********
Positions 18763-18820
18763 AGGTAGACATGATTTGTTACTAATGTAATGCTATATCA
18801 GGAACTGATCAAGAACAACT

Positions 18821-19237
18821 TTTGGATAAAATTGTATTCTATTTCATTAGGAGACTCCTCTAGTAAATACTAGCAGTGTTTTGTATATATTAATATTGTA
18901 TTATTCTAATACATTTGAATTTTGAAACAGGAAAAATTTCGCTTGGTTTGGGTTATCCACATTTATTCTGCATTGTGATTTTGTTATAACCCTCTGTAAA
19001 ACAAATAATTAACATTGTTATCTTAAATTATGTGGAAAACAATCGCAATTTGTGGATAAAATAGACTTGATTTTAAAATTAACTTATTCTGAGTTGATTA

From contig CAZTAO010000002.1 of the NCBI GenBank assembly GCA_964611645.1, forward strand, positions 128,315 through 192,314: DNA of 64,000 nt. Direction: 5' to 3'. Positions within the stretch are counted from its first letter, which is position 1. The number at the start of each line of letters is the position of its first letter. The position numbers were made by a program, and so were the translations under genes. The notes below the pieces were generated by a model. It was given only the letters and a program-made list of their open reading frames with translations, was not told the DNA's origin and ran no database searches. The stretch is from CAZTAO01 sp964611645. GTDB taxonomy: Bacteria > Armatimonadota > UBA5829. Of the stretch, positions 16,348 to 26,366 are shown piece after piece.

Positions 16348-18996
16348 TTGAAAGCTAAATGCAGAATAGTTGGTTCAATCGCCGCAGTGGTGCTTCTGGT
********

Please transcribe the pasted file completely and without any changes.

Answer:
Positions 18763-18820
18763 AGGTAGACATGATTTGTTACTAATGTAATGCTATATCA
18801 GGAACTGATCAAGAACAACT

Positions 18821-19237
18821 TTTGGATAAAATTGTATTCTATTTCATTAGGAGACTCCTCTAGTAAATACTAGCAGTGTTTTGTATATATTAATATTGTA
18901 TTATTCTAATACATTTGAATTTTGAAACAGGAAAAATTTCGCTTGGTTTGGGTTATCCACATTTATTCTGCATTGTGATTTTGTTATAACCCTCTGTAAA
19001 ACAAATAATTAACATTGTTATCTTAAATTATGTGGAAAACAATCGCAATTTGTGGATAAAATAGACTTGATTTTAAAATTAACTTATTCTGAGTTGATTA

From contig CAZTAO010000002.1 of the NCBI GenBank assembly GCA_964611645.1, forward strand, positions 128,315 through 192,314: DNA of 64,000 nt. Direction: 5' to 3'. Positions within the stretch are counted from its first letter, which is position 1. The number at the start of each line of letters is the position of its first letter. The position numbers were made by a program, and so were the translations under genes. The notes below the pieces were generated by a model. It was given only the letters and a program-made list of their open reading frames with translations, was not told the DNA's origin and ran no database searches. The stretch is from CAZTAO01 sp964611645. GTDB taxonomy: Bacteria > Armatimonadota > UBA5829. Of the stretch, positions 16,348 to 26,366 are shown piece after piece.

Positions 16348-18996
16348 TTGAAAGCTAAATGCAGAATAGTTGGTTCAATCGCCGCAGTGGTGCTTCTGGT